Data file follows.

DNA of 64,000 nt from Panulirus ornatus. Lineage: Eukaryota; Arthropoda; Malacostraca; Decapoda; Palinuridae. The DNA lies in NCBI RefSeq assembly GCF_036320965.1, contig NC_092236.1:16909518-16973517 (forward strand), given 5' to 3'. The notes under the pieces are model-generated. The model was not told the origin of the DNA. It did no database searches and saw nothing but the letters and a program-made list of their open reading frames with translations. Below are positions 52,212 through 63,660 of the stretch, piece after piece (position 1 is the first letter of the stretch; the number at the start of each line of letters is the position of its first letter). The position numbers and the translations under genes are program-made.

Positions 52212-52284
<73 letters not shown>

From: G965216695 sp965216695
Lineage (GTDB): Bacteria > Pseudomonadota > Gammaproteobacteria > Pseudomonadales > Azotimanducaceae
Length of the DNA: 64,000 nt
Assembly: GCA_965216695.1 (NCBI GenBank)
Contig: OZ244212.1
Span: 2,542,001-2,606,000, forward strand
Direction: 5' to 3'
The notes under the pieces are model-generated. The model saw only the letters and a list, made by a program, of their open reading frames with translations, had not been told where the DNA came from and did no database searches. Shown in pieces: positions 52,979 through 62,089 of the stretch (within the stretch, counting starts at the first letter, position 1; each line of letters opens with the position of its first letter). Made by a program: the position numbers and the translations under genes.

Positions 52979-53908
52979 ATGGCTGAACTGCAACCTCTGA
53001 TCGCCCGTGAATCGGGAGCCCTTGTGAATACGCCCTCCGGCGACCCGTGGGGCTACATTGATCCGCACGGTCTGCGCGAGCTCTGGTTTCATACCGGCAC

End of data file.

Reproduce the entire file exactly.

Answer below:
DNA of 64,000 nt from Panulirus ornatus. Lineage: Eukaryota; Arthropoda; Malacostraca; Decapoda; Palinuridae. The DNA lies in NCBI RefSeq assembly GCF_036320965.1, contig NC_092236.1:16909518-16973517 (forward strand), given 5' to 3'. The notes under the pieces are model-generated. The model was not told the origin of the DNA. It did no database searches and saw nothing but the letters and a program-made list of their open reading frames with translations. Below are positions 52,212 through 63,660 of the stretch, piece after piece (position 1 is the first letter of the stretch; the number at the start of each line of letters is the position of its first letter). The position numbers and the translations under genes are program-made.

Positions 52212-52284
<73 letters not shown>

From: G965216695 sp965216695
Lineage (GTDB): Bacteria > Pseudomonadota > Gammaproteobacteria > Pseudomonadales > Azotimanducaceae
Length of the DNA: 64,000 nt
Assembly: GCA_965216695.1 (NCBI GenBank)
Contig: OZ244212.1
Span: 2,542,001-2,606,000, forward strand
Direction: 5' to 3'
The notes under the pieces are model-generated. The model saw only the letters and a list, made by a program, of their open reading frames with translations, had not been told where the DNA came from and did no database searches. Shown in pieces: positions 52,979 through 62,089 of the stretch (within the stretch, counting starts at the first letter, position 1; each line of letters opens with the position of its first letter). Made by a program: the position numbers and the translations under genes.

Positions 52979-53908
52979 ATGGCTGAACTGCAACCTCTGA
53001 TCGCCCGTGAATCGGGAGCCCTTGTGAATACGCCCTCCGGCGACCCGTGGGGCTACATTGATCCGCACGGTCTGCGCGAGCTCTGGTTTCATACCGGCAC